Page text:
Why Service Management Is Critical for Delivering Enterprise Shared Services

This article originally appeared in Baseline Magazine.

The healthcare industry has never been more exciting or more complicated. We’re seeing a steady stream of amazing new technologies and approaches that improve patient care and enable healthcare professionals to collaborate more effectively than ever before. At the same time, healthcare companies must find ways to deliver more for less and comply with new laws and regulations governing the confidentiality, security and availability of medical records.  To transform and thrive in this new world, BD (Becton, Dickinson and Company) has embraced multiple strategies, one of which is accelerating our enterprise shared services program.

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Shared services is not a new concept. For decades many industries have used the concepts of shared services to improve service delivery and cost. Essentially there are five levers that enable shared services to deliver more for less: (1) moving work to lower cost locations, (2) centralizing work to create efficiency, (3) simplifying and eliminating work, (4) enabling customers to serve themselves and (5) adding automation to the work that can’t be eliminated. Much of the work done in the enterprise can be improved using one or more of these levers.

Having spent many years as a CIO, I saw similarities between delivering enterprise shared services and delivering IT services. IT is really just another service organization supporting the enterprise. Over the past 10 years, many leading IT organizations have dramatically improved their cost and value to the enterprise. A big part of that improvement has been the adoption of the ITIL model and a corresponding service management platform. IT service management brought transparency, meaningful metrics, rigorous playbooks and workflows and a methodology to manage and improve services.

IT service management offers a mature service management model that we could apply to help solve similar problems found managing enterprise shared service. In this way, enterprise shared services organizations are following in the footsteps of their IT organizations. Trying to manage any service operation in spreadsheets and email is costly and difficult at best. That’s why BD made the decision to implement IT Service Management and Enterprise Service Management using ServiceNow. (You can hear more about that in the video below.)

Accelerating the Business

In the past we used a combination of group mailboxes and Lotus Notes to manage our services. When a request arrived at a group mailbox, several people could respond to the same request – duplicating efforts and creating confusion. Work requests were manually typed and tracked in Lotus Notes or Excel – there was no automation, no real-time visibility and nothing was easy. As a result, service delivery was inconsistent and error-prone. We also wasted time getting to an agreed version of truth regarding the quality and timeliness our service delivery.

Job one was lifting our shared services work from group email to managed and measured services. Today, we have much better process visibility and case management across our service teams enabling us to better measure and manage the services we deliver.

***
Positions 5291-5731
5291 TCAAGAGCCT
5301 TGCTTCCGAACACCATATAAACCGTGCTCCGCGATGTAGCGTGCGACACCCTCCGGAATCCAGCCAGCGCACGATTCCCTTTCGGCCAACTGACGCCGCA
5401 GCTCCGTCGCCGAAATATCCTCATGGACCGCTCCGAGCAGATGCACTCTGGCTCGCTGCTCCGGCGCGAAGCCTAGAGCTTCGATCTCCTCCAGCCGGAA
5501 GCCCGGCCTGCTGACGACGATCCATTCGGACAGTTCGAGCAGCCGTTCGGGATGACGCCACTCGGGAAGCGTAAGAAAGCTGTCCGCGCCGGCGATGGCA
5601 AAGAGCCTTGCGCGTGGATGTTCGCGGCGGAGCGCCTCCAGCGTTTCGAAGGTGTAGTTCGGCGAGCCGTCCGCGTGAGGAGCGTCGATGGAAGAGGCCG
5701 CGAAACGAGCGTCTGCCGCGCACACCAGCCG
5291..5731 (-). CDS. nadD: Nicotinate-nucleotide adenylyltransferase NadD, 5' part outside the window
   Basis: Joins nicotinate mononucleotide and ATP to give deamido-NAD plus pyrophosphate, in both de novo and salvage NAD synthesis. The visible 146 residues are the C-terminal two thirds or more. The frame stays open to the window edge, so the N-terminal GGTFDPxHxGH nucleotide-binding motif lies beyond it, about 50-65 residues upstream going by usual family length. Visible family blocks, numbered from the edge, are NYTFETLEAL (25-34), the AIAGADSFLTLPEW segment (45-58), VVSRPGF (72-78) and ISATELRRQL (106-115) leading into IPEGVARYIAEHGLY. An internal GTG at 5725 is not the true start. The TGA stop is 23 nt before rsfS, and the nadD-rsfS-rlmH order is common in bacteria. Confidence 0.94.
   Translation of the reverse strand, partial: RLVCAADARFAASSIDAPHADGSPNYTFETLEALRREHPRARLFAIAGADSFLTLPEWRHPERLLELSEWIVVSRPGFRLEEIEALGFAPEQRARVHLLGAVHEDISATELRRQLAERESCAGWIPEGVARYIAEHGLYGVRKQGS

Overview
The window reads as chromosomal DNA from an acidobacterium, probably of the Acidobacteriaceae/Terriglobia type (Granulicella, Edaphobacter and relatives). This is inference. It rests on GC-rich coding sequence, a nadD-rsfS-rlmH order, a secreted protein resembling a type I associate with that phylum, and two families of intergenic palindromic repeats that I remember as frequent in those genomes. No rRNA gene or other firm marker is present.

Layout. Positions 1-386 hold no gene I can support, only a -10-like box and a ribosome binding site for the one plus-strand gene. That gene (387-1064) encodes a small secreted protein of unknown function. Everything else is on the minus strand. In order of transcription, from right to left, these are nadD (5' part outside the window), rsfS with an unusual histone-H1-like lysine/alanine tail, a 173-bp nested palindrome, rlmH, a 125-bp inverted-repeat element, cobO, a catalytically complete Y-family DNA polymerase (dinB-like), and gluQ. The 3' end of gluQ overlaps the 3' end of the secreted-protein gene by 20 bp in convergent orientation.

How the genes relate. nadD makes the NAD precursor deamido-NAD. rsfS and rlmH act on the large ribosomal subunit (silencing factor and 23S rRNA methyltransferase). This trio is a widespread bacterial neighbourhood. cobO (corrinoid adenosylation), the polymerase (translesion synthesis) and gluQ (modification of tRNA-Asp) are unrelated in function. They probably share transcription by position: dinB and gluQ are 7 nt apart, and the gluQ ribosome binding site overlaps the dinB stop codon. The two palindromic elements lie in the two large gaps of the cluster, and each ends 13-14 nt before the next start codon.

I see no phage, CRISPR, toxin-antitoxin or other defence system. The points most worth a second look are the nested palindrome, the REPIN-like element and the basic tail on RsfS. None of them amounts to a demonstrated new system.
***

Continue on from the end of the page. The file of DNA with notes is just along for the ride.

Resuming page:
Driving Adoption and User Satisfaction

Enterprise shared services is striving to deliver a simpler and more consistent system of engagement for our associates and customers to find and consume services. The platform will also help BD optimize our end-to-end service delivery. Why is this important? Organizations have traditionally managed work in functional silos. Each function executes its part of the process and then passes the ball to the next function to do their part and so on. Associate on-boarding is a great example. Even a simple on-boarding requires, the hiring manager, HR, benefits, finance, IT, facilities and more. Imagine if this was orchestrated via a service portal that connects the independent steps and teams into a single workflow and shows the manager and the new employee the progress of each functional team’s delivery in real time. The same system also records all the cycle time and quality metrics for later follow-up and continuous improvement.

Our aim is to digitize and connect the work silos across the company so we can offer our customers and associates a consistent, end-to-end experience. Enterprise services must be complete, easy-to-use, searchable and fully transparent, just like they are in the consumer world.

The Next Frontier – Zero-Touch Service Fulfillment

At BD, we also see huge potential in combining our service management with robotic process automation (RPA) tools.  In fact, we’ve already started using BOTS in a number of locations. RPA tools make it easy to connect systems and processes rapidly without writing complex code – simple tasks like filling in forms, moving files and folders, and copying and pasting data are all easy tasks to automate. By integrating RPA with end-to-end service management workflows, we’ll be able to automate many steps in our global processes. Our service improvement team can implement many of these small automation steps themselves, creating the added benefit of reducing the backlog on our IT organization, allowing them to focus on larger and more complex work.

These are just some of the ways our global shared services team is contributing to BD’s mission of advancing the world of health.

Read more from Mike Zill: Driving Down Healthcare Costs Through Service Transformation.

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Mike Zill
Mike Zill is senior vice president of global shared services and business processes at BD (Becton, Dickinson and Company), a global medical technology company with more than $10 billion in annual revenue.

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